19. M. C. Juan, L. Diego, L. Rafael, M. M. Jos and A. R. Antonio A. Sustainable Preparation of Supported Metal Nanoparticles and Their Applications in Catalysis. ChemSusChem, 2, 18 (2009).

20. A. D. Saadyah, S. Jehan and D. K. Kareem. Spectrophotometric determination of bendiocarb after synthesis a new colored compound with a para-amino phenol in environment water sample. Int. J. Chem. Sci., 13, 415 (2015).

21. D. P. Naidu. Spectrophotometric determination of carbofuran and bendiocarb with 2-aminobenzophenone. Proc Indian Nat. Sci. Acad., 56, 203 (1990).

22. A. K. Zuhair and S. A. Suher. Micelle-mediating Extraction Combined with Visible Spectrophotometry for the Determination of Ultra Trace Amounts of Bendiocarb Insecticide in Various Matrices after Oxidative Coupling with O-Toluidine. Int. Res. J. of Pure and Applied Chemistry, 10, 1 (2016).

23. H. Farber and F. Scholer. Gas chromatographic determination of carbamate pesticides after flash-heater methylation with trimethylsulfonium hydroxide. J. Agri. Food Chem., 41, 217 (1993).

24. P. Carter L, K. Overton. Liquid chromatographic determination of bendiocarb in technical materials and wet table powder formulations: collaborative study. J. Assoc off Anal. Chem., 69, 908 (1986).

25. M. Takino, K. Yamaguchi and T. Nakahara. Determination of carbamate pesticide residues in vegetables and fruits by liquid chromatography-atomspheric pressurechemical ionization-mass spectrometry. J. Agri. Food Sci.,54, 727 (2004).

26. A. R. Luis and E. Romeroimma. Flow-Injection Spectrophotometric Determination of Phenolic Drugs and Carbamate Pesticides by Coupling with Diazotized 2,4,6-Trimethylaniline. J. of AOAC international, 82, 937 (1999).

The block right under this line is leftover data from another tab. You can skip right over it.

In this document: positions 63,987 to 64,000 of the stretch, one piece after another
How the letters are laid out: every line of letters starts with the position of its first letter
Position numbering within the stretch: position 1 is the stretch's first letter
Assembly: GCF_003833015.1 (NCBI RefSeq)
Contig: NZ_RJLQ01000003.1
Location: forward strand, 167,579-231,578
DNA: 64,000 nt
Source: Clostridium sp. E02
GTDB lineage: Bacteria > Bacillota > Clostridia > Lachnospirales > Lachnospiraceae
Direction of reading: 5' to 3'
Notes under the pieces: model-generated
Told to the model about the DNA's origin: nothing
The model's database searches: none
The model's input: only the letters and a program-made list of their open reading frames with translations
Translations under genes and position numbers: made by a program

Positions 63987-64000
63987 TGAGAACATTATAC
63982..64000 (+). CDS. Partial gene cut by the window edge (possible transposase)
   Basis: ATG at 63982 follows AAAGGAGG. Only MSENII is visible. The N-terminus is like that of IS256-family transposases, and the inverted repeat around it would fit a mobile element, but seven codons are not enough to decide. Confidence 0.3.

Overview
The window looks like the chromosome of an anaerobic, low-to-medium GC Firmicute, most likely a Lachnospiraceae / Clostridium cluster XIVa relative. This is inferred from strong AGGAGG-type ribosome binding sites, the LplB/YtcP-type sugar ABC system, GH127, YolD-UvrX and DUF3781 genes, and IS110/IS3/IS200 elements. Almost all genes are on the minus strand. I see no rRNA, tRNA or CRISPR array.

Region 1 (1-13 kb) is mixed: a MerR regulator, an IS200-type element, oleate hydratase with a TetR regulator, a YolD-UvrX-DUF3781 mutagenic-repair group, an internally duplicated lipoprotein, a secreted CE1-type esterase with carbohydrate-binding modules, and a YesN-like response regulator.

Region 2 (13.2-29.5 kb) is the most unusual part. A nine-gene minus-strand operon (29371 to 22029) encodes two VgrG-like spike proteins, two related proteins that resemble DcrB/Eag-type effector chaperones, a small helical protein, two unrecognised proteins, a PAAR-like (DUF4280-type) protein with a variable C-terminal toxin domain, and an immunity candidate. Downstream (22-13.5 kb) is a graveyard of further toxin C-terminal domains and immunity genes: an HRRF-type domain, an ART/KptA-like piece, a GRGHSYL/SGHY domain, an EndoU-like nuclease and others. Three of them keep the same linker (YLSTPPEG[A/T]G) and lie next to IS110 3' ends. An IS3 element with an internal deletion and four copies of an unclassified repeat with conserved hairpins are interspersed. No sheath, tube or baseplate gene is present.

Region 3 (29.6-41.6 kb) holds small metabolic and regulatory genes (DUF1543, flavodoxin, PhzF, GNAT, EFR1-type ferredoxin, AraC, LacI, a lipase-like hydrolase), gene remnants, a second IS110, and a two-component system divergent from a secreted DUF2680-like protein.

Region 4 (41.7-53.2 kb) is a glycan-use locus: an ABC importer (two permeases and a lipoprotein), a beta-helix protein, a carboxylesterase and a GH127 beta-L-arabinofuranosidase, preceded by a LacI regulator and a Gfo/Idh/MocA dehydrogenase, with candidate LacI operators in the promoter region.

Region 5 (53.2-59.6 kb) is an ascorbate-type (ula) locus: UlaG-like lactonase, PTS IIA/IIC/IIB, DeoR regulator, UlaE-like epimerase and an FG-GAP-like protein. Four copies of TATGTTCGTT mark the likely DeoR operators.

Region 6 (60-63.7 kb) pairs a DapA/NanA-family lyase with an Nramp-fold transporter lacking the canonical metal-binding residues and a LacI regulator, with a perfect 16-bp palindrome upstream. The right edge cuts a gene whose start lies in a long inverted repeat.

27. S. Ghasemi,M. F. Mousavi, M. Shamsipur and H. Karami. Sonochemical-assisted synthesis of nano-structured lead dioxide. Ultrasonics Sonochemistry, 15, 448 (2008).

28. Z. Zhang, and Y. Tang. Solid-phase reactor flow-injection on-line oxidizing spectrofluorimetry for determination and dissolution studies of folic acid. Anal. Bioanal. Chem, 381, 932 (2005).

29. C. Sastry, M. Suryanarayan, A. Tipirneni. Application of p-N, N dimethylphenylenediamine dihydrochloride for the determination of some diuretics. Talanta, 36, 491 (1989).

30. M. Q. Al Abachi and H. Hadi. Flow injection determination of salbutamol using a solid phase reactor containing lead (IV) dioxide immobilized. International J. of pharmaceutical chemistry, 3, 61 (2012).

31. Codex Alimentarius Commission. Pesticides residue in food. Joint FAO/WHO Food Standard Programme of United Nations. 2nd Ed. Rome, Italy. P: 127 (1993).

32. M.L. N. Leo and S. R Hamir. Handbook of Pesticides: Methods of Pesticide Residues Analysis. Taylor and Francis Group, New York. (2010).

33. S. Handa. Spectrophotometric method for the microdetermination of bendiocarb standard residues in water. J. Assoc. of Anal. Chem., 71, 1 (1988).

34. H. A. Malik Alamri, S. A. Sadeem and A. Abdulkareem. Spectrophotometric flow injection method for the determination of Bendiocarb insecticide in water samples using chromogenic reagent 2,4-dinitrophenylhydrazine. Asian. J. Pharm. Clin. Res., 11, 10 (2018).
COPYRIGHT 2020 Knowledge Bylanes
No portion of this article can be reproduced without the express written permission from the copyright holder.
Copyright 2020 Gale, Cengage Learning. All rights reserved.

Article Details
Printer friendly Cite/link Email Feedback
Author:Malik H. Alaloosh Alamri, Sadeem Subhi Abed and Abdul Kareem M. A. Alsammarraie
Publication:Journal of the Chemical Society of Pakistan
Geographic Code:4EUGE
Date:Feb 14, 2020
Words:6492
Previous Article:Determination of Thermodynamic Parameters from the Dissolution of Strontium Hydroxide in Water and Mixed Solvent Systems by pH-Metric Method.
Next Article:Synthesis of One New Sugar Imine Molecule.
Topics:

Terms of use | Privacy policy | Copyright © 2020 Farlex, Inc. | Feedback | For webmasters